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 North Korea's FIRST cruise ship - "It's like the Titanic!"

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PostSubject: North Korea's FIRST cruise ship - "It's like the Titanic!"   North Korea's FIRST cruise ship - "It's like the Titanic!" Icon_minitimeTue Sep 20, 2011 7:46 am

North Korea’s First Cruise Ship Is A Bit Of A Joke

North Korea's FIRST cruise ship - "It's like the Titanic!" Manyyongbong

North Korean Cruise Seeks Tourists, 8 to a Room

ABOARD THE MANGYONGBONG, off North Korea — It was billed as a cruise ship, but the creaking, nearly-40-year-old vessel that set sail from the remote North Korean town of Rajin had more of the trappings of a tramp steamer. With its cramped cabins, cut-rate cuisine and foul, water-deprived bathrooms, it was not about to compete anytime soon with Cunard or Carnival in the leisure industry.

Then again, it does not have to. As North Korea’s latest venture into the tourism business, it need not concern itself with rivals. The trick, as its operators conceded, will be to attract enough vacationers.

Desperate for foreign currency, officials in secretive North Korea are trying to lure tourists to holiday cruises along the length of the impoverished country’s east coast. Earlier this month, a trial run by the rusty Mangyongbong was completed in 43 trying hours at sea. More than 200 people were packed into dim and musty cabins, sometimes eight to a room with floor mattresses. Chinese tourists and businesspeople shared quarters with North Korean officials and foreign journalists.

The inaugural cruise presumably had support at the highest levels in Pyongyang, the North Korean capital. The organizer, Taepung International Investment Group, falls under the National Defense Commission, which answers directly to the North Korean leader, Kim Jong-il.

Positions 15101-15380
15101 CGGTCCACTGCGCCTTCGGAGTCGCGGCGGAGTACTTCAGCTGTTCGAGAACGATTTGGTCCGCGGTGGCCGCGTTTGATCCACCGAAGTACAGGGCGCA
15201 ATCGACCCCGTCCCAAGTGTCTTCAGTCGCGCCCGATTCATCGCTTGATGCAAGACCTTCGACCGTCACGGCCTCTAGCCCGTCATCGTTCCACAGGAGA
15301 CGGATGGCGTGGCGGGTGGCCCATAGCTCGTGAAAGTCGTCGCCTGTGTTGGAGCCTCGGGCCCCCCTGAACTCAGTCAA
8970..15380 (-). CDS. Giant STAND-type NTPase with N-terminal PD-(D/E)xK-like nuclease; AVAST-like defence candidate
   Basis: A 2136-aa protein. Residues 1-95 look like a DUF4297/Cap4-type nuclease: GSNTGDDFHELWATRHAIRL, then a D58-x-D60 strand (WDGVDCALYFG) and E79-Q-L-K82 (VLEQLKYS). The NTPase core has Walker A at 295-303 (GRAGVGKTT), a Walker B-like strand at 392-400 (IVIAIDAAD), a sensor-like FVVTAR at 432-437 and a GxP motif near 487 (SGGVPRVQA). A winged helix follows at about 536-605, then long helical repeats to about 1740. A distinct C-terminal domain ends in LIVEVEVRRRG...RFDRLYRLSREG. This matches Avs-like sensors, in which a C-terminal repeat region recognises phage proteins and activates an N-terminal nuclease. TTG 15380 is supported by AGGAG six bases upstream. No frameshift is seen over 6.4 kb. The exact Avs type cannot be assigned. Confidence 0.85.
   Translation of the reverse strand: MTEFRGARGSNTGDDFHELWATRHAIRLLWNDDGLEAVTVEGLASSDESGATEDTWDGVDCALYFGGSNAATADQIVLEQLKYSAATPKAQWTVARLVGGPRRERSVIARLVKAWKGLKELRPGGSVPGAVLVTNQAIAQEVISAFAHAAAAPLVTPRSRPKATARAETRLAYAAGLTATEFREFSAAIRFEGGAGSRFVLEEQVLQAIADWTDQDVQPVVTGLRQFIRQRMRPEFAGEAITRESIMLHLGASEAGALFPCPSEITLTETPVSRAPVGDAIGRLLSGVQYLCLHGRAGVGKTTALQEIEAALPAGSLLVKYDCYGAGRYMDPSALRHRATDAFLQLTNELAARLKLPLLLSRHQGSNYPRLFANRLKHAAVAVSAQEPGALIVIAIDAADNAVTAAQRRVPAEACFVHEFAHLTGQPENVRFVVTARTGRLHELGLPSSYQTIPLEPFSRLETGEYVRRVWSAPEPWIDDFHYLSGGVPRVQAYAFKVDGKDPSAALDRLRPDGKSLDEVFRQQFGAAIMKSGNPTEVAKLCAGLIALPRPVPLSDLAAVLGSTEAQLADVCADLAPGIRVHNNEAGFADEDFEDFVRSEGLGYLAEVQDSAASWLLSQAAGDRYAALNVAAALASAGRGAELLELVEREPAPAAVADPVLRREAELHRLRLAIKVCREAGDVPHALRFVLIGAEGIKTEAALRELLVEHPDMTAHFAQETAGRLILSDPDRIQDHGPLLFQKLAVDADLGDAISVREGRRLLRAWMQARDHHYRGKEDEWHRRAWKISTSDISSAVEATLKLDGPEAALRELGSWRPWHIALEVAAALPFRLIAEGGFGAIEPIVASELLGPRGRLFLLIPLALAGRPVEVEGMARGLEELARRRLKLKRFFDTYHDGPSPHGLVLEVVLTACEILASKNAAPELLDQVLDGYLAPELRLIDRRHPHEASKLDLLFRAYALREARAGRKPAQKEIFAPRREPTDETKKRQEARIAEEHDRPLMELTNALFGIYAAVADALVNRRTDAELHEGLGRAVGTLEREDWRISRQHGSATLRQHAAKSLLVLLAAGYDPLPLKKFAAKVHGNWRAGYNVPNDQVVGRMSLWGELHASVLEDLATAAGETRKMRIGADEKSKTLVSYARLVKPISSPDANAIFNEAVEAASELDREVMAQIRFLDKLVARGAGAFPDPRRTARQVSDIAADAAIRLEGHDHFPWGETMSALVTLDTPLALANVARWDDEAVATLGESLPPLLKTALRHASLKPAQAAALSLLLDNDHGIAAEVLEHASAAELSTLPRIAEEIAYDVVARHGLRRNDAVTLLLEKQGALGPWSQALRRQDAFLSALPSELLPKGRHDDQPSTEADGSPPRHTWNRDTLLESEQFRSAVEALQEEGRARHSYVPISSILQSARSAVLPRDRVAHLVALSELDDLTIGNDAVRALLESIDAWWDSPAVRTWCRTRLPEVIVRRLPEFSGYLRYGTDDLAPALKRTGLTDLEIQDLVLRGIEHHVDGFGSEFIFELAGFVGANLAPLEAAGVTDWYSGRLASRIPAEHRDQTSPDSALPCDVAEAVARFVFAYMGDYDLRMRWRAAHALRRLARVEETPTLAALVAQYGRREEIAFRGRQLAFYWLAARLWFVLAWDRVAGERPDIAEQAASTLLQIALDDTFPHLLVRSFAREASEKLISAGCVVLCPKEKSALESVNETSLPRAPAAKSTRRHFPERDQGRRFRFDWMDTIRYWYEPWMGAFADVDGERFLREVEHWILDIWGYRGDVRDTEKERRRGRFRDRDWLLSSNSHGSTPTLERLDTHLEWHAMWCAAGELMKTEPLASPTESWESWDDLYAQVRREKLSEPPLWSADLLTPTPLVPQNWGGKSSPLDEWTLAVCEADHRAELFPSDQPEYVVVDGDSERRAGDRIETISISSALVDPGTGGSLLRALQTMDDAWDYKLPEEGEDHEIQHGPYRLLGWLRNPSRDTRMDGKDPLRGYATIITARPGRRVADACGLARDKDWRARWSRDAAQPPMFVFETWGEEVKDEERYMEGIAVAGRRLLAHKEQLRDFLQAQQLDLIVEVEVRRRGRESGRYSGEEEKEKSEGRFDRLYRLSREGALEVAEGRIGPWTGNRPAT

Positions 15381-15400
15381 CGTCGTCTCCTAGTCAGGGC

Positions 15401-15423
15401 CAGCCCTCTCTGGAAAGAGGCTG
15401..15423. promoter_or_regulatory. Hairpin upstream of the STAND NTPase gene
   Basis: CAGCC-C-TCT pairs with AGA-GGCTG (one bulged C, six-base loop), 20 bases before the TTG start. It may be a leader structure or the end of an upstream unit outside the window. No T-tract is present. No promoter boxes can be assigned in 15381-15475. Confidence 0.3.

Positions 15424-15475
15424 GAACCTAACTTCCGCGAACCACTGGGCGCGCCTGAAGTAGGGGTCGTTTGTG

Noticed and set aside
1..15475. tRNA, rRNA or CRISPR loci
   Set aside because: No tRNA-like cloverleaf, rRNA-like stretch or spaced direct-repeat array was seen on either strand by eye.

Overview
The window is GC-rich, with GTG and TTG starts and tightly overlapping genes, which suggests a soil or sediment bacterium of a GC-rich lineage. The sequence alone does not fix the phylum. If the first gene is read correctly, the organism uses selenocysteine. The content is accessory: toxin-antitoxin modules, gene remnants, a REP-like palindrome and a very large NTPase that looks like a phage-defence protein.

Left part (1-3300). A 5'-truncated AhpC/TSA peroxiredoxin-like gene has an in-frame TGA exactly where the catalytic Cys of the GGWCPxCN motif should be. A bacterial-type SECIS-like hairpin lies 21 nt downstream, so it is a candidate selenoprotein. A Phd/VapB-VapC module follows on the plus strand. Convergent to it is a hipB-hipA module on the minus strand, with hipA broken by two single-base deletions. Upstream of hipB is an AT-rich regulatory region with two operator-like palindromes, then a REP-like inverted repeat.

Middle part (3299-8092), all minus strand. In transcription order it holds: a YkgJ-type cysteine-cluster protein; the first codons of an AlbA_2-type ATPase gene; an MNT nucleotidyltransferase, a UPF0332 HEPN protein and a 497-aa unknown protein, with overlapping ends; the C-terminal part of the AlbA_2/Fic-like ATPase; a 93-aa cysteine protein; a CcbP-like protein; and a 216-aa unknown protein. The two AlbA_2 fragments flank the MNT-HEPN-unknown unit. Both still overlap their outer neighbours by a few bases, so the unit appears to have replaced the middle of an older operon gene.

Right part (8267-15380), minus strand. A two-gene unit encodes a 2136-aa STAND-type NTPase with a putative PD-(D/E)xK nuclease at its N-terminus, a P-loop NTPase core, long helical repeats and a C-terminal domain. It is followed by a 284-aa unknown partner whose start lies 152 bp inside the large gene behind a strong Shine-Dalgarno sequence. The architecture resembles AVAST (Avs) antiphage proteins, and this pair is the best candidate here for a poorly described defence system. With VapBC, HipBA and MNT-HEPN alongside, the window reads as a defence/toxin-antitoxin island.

“I love peace and the Korean Peninsula,” said Park Chol-su, president of Taepung, as he sat on the deck of the Mangyongbong. “Our company symbolizes peace. We can even hire Americans.”

The North Korean government may be one of the world’s most paranoid and hermetic, but it sees tourism playing an increasingly important role in its economy. Tourism is exempt from the economic sanctions imposed by the United Nations to pressure Mr. Kim to abandon his nuclear weapons program, and it has been growing in recent years as foreigners strain to get a glimpse of this country.

It is difficult to get reliable statistics on tourist numbers, but one well-connected person in the industry estimated that at least 24,000 foreign tourists visited last year, more than 80 percent of them Chinese.

There have even been two recent motorcade tours in which Chinese have driven their own cars into North Korea.

Critics say money from tourism helps prop up a repressive regime. But advocates of engagement contend that tourism helps open the country to outside influences, and that the revenue could help ordinary Koreans get through the current hardship.

“Tourism was a major factor that allowed Cuba to weather the end of the Soviet trading system after the cold war,” said John Delury, a historian at Yonsei University in Seoul who observes relations between the two Koreas and China. “Of course, North Korea can’t rival tropical Cuba as a tourist destination, but Pyongyang’s embrace of bringing in foreign visitors is a positive sign of willingness to integrate more fully with the outside world.”

For Westerners, the annual staging of mass performances in Pyongyang, the Arirang Festival, has traditionally been the biggest draw, while Chinese have tended to make short trips across the border. But North Korean officials are clearly trying to appeal to higher-end travelers with the new cruise program. Mr. Park said he hoped to bring Europeans on the next voyage, possibly in October. He also said he intended to get a bigger, swankier boat.

The trial run began on Aug. 29, when Mr. Park led scores of foreigners across the border from northeast China to Rajin, the port town that North Korea has designated a free economic and trade zone. Some of the visitors had paid about $470 for the five-day trip, which included several days on land. Others were traveling free of charge because they were friends of Mr. Park, who is a Chinese citizen. Many of the Chinese ran tour agencies, and Mr. Park and North Korean officials were trying to encourage them to promote North Korea tourism.

Bilingual government guides had been assigned to the tour buses. An affable 25-year-old, Mun Ho-yong, spouted off some facts in English about his country: “In 1950, there was a war, the Korean War, started by the United States.” Now, he said, Korea had entered the phase of “universal socialist construction.”